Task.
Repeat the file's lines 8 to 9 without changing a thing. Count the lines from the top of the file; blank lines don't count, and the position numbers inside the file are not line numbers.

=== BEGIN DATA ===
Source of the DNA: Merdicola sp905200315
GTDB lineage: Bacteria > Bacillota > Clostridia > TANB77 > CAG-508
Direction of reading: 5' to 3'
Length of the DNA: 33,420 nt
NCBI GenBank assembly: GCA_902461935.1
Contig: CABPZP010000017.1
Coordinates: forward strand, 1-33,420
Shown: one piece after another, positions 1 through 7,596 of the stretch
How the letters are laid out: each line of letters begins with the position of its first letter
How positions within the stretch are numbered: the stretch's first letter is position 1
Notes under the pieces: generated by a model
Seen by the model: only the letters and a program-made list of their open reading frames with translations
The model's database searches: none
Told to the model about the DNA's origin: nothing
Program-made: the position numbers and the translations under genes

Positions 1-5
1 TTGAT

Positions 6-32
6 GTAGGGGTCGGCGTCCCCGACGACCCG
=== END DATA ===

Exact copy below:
Shown: one piece after another, positions 1 through 7,596 of the stretch
How the letters are laid out: each line of letters begins with the position of its first letter